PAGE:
Solar energy is to me the panacea for Africa, a continent where 550 million people still lack electricity. With molten salts, concentrating solar could bring light to these populations during important parts of the night.
Solar cookers could also help fighting deforestation by removing the need for fuelwood. Now an experiment run in Benin (West Africa) shows that pumps using solar PV panels are bringing several improvements to local populations.
Drip irrigation systems need pumps to operate. To date, they are using engines running on kerosene. The Solar Electric Light Fund (SELF) believes solar could replace them.
Drip irrigation systems are crucial to ensure a secure food supply to many sub-Saharan countries like Benin. Enabling them to run on solar is a fantastic way to enable them to feed themselves in the most sustainable way.
Here is the conclusion of the article published in Science Daily :
(d)espite higher up-front costs, using solar power to pump water can be more economically sustainable in the long run than irrigation systems that run on liquid fuels, such as gasoline, diesel or kerosene.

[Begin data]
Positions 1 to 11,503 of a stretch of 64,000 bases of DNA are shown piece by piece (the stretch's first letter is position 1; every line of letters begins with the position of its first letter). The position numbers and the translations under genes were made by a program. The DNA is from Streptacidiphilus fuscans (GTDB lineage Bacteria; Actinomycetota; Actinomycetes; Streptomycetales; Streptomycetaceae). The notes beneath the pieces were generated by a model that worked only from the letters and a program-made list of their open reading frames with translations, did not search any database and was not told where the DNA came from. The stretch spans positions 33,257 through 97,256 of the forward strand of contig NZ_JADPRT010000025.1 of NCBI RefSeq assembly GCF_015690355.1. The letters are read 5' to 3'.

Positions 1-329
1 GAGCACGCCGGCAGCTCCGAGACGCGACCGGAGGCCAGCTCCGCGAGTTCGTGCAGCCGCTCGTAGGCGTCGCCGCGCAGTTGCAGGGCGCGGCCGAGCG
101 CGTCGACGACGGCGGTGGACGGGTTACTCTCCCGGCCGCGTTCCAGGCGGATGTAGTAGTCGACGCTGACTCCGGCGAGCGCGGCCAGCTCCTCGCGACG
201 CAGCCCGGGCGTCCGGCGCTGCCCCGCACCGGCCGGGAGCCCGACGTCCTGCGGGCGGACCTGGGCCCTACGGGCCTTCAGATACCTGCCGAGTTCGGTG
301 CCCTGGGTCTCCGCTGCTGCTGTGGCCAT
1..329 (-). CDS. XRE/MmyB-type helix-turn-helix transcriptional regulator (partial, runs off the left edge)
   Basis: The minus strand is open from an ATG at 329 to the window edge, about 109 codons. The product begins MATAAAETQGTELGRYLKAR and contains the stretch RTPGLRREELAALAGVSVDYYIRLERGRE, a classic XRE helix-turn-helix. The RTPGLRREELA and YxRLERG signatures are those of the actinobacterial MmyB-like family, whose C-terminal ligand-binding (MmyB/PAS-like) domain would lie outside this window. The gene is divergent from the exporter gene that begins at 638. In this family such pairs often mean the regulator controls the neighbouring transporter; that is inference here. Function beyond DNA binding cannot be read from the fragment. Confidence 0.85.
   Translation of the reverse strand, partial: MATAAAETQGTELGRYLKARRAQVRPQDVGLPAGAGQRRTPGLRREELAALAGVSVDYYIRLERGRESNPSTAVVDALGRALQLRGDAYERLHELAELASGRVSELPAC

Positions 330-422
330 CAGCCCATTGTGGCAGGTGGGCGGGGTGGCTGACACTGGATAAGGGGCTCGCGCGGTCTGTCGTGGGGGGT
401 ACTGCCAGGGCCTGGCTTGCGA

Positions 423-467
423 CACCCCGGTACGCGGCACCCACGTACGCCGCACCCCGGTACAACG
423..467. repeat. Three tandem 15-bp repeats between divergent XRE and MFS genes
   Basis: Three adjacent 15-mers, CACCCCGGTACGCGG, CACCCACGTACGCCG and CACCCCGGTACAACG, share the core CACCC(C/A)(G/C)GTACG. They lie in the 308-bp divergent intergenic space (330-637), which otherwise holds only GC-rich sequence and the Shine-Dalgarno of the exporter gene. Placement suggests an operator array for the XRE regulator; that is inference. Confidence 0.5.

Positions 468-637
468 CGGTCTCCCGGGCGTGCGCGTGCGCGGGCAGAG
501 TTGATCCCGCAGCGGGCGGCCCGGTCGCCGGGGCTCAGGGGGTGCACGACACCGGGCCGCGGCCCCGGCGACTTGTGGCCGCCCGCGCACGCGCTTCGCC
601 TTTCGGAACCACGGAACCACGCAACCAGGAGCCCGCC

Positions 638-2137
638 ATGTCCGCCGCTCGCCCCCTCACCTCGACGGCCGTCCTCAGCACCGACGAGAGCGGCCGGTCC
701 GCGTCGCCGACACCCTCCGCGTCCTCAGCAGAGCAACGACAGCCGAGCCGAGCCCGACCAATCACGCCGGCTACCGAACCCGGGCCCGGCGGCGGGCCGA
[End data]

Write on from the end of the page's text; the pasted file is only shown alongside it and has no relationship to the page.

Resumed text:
“When considering the energy requirements for expanded irrigation in rural Africa, photovoltaic drip irrigation systems have an additional advantage over liquid-fuel-based systems in that they provide emissions-free pumping power,” they added.
“Overall, this study thus indicates that solar-powered drip irrigation can provide substantial economic, nutritional and environmental benefits,” the authors said.
“With the proper support, successful widespread adoption of photovoltaic drip irrigation systems could be an important source of poverty alleviation and food security in the marginal environments common to sub-Saharan Africa.”
Here is a 10 minute video with a segment on a similar project also run by SELF :
After watching this great video you might be willing to give money to this NGO. Please note that giving $100 (less than 70€) you will enable six or seven families of Africa, Asia or Latin America to have access to solar electricity.
Bringing electricity to Africa, one village at a time.